NEW YORK TIMES (Room for Debate blog)—May 22
Patricia Williams: The finding that white Americans see blacks’ progress as an insult or a diminishment of their status is not entirely surprising. Zero-sum formulations of prejudice tend to emerge in lean economic times, fueling cultural or historical rivalries of all sorts. I have a hunch that if the study had included questions about whether whites feel threatened by “reverse racism” among Asians, Latinos and immigrants, the results would be much the same. Those perceptions notwithstanding, data show that white Americans remain the most privileged human beings on the planet.
Karl Sauvant: A growing number of Chinese and Indian firms have become sufficiently competitive to become important players in the global market for foreign direct investment (FDI). Their FDI outflows have risen substantially during the past decade. Even during the recent economic crisis, when world FDI outflows dropped by 50 percent, China's outflows did not decline. In fact, in 2010, Chinese mainland's $68 billion of FDI outflows (more than the average world FDI flows during the first half of the 1980s) made it the world's fourth largest outward investor.
THE NATION (The Notion Blog)—May 24
Patricia Williams: Unfortunately, what has unfolded is not that simple. The international media frenzy has all but obliterated any space for a presumption of innocence; and it has relentlessly impugned both Strauss-Kahn and his accuser in broad, vulgar stereotypes—not only about sex, but about wealth, Guinean colonials, socialism, fame, French masculinity, American Puritanism, Muslim women, Jewish identity and Africans as bearers of HIV. It will be very hard to see justice done against a backdrop of so much roiling passion, rumor-mongering and pure projection.
NEW YORK TIMES (Green Wire)—May 25
"There's been a certain amount of academic discourse on some of these issues, and certainly at the U.N. climate negotiations there is some talk of them, but the General Assembly hasn't taken any action on these questions," noted Michael Gerrard, head of the Center for Climate Change Law at Columbia Law School.
Coverage of the conference was also featured in The Economist, Voice of America, Islands Business here and here, the Philadelphia Inquirer, and on Radio Australia, State of the Planet,, the Bahamas Weekly.
Brains, prestige, writing achievements and practical skills-law professors are the total package. So how is CLS's Careers in Law Teaching Program helping its students prepare for these rigorous standards? "One of the purposes of the program is to prepare our graduates for the market while they're still students . . . so when they leave Columbia they can continue their scholarly work, and will also be familiar with the mechanics of the hiring system," says CLS professor Carol Sanger, who with Professors Vincent Blasi and Jamal Greene oversees the Careers in Law Teaching Program.
Recently, an interesting (and exhaustive) new effort in examining fair redistricting has been launched by Columbia Law School. Called, the project includes online maps of student efforts to create non-partisan redistricting plans (that comply with all state and federal laws, as well as the principles behind the Voting Rights Act) for every state in the U.S. (including Hawaii).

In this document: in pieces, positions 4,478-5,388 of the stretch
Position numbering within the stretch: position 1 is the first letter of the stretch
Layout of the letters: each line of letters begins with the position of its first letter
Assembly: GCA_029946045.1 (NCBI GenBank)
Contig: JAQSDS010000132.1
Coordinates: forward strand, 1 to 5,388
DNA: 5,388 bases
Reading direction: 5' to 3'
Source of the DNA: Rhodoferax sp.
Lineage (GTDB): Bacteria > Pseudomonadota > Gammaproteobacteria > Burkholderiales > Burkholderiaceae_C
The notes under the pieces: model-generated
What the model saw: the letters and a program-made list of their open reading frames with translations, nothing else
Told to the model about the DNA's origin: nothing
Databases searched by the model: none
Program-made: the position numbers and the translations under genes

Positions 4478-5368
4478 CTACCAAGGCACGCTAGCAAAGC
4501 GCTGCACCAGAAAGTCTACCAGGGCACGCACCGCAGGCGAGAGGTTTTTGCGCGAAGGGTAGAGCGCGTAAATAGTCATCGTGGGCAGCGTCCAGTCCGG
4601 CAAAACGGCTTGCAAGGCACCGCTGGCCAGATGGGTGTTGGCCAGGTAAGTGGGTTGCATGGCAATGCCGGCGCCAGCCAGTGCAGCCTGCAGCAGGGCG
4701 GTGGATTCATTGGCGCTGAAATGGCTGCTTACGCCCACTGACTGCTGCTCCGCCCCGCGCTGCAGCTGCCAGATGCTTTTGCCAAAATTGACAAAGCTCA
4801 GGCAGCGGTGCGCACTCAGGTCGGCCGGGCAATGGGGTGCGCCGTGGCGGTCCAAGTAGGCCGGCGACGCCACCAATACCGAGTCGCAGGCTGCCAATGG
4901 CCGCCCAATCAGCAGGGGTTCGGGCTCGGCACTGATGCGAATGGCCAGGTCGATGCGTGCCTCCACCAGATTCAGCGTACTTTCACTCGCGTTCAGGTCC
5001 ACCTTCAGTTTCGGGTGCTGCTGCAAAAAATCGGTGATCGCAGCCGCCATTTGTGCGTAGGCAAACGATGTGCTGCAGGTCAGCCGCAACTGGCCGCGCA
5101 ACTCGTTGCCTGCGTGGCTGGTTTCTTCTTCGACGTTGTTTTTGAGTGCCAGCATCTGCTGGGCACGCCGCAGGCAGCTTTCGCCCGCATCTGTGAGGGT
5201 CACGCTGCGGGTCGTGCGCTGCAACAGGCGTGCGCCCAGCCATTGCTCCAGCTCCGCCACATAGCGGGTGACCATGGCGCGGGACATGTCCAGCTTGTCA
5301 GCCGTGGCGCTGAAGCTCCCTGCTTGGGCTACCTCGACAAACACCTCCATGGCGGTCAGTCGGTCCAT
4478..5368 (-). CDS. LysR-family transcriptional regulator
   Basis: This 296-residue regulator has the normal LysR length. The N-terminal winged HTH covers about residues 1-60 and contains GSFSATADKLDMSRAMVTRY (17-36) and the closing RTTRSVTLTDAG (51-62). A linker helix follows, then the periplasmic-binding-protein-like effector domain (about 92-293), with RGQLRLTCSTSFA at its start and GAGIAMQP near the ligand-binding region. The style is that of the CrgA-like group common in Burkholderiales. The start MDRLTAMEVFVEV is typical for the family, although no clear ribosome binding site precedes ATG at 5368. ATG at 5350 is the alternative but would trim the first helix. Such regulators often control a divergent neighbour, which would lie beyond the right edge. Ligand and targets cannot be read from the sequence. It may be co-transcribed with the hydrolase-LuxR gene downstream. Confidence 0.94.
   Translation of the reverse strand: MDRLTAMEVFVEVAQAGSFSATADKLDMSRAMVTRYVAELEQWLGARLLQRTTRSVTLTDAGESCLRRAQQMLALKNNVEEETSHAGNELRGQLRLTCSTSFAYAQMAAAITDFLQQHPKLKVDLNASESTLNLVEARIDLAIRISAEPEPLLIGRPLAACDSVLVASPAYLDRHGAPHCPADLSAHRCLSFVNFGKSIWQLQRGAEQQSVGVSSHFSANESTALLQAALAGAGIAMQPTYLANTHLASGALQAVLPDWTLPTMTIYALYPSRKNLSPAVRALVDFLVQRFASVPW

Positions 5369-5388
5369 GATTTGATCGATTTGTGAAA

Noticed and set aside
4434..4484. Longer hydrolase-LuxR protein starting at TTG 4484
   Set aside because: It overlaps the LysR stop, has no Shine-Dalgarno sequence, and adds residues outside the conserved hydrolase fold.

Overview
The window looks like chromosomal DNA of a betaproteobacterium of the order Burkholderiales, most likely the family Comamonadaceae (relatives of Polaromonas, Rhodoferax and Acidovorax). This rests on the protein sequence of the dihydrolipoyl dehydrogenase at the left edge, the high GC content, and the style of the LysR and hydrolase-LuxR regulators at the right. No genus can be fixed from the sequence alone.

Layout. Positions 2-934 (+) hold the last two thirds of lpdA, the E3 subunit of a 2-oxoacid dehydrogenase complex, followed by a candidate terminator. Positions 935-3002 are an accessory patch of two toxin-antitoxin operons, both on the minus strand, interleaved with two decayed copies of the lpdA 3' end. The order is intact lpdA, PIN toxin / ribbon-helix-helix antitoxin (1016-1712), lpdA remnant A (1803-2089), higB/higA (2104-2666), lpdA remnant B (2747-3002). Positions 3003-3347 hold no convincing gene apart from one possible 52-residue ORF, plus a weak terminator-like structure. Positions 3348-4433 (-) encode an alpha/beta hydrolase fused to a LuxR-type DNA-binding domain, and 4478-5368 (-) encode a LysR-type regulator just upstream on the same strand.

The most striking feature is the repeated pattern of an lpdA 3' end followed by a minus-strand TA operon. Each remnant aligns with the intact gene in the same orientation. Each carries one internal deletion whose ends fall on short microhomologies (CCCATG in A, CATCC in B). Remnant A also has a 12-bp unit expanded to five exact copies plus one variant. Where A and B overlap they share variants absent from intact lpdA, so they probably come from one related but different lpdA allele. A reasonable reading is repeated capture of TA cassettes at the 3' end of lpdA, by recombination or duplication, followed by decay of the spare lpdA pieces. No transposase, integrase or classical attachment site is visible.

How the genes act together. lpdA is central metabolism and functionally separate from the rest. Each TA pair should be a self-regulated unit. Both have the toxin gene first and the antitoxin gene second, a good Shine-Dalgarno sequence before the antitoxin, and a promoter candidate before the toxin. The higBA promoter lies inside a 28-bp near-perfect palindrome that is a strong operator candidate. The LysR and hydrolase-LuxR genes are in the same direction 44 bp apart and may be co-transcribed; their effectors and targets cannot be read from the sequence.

Columbia University environmental law professor Michael Gerrard echoes Parenteau's prediction about Texas's court challenge being a steep uphill climb where odds favor EPA's irrefutable proof. "Overturning the endangerment finding would mean finding that EPA did not have a solid basis" for its decision, said Gerrard, director of the university's Center for Climate Change Law, in an interview. "EPA has heaped up enormous volumes of evidence on one side. The evidence on the other side is exceedingly thin.”
Far too many workers have no choice but to take minimum wage jobs, no choice that is, but to live in poverty. New research out of Columbia University's law school lays out the sorry details of the minimum wage workers' very serious situation, one that should never be tolerated in a country with such riches as ours.
"If it was given as hush money to prevent the eruption of a scandal that would disturb his campaign, then you can treat it as a campaign contribution," says Richard Briffault, a Columbia Law School professor and campaign-finance expert. "But if it was just seen as a personal matter to help him out in dealing with a difficult personal matter, then it was a gift."
Consumers, having already shed some of their debts and pulled back in their use of credit, are no longer turning to bankruptcy in droves, experts said. So far this year filings are down 8.4% compared to the first five months of 2010, which likely signals an end of the flood of bankruptcies that took place in the recession and slow recovery. “The worst is behind us,” said Ronald Mann, a law professor at Columbia University.
A similar item appeared in the San Diego Union-Tribune.
John Coffee, a securities law professor at Columbia University … offers views on a report that Goldman Sachs Group Inc. received a subpoena from the Manhattan District Attorney's office seeking information on the firm's activities leading into the credit crisis.
Jeffrey Gordon: Even if your particular fund seems reasonably conservative and is part of a large mutual-fund group, the system of money funds is fragile and susceptible to systemic disruption. Just as in September 2008, if a single large fund suffers a credit loss and "breaks the buck," all funds will be at immediate risk of investor runs.
Matthew Waxman: One thing dictators do well -- or they don't remain dictators for long -- is guard against internal threats. For four decades, Qaddafi bought off tribal and military leaders, put his relatives in leadership positions, played rival factions against one another, and established overlapping military units to make sure no single division could carry out a coup by itself. Spies penetrated every military unit and elite government circles, reporting any rumor of dissent. Most importantly, Qaddafi killed, tortured, and jailed -- loyalty had its rewards, while dissent was savagely punished.
Katherine Franke: At a minimum, Columbia should have waited to enter into a new agreement with the Navy until after DADT had been fully repealed and the military had agreed to adopt non-discrimination policies that conform to those adopted by Columbia University, including protections against sexual orientation and gender identity discrimination.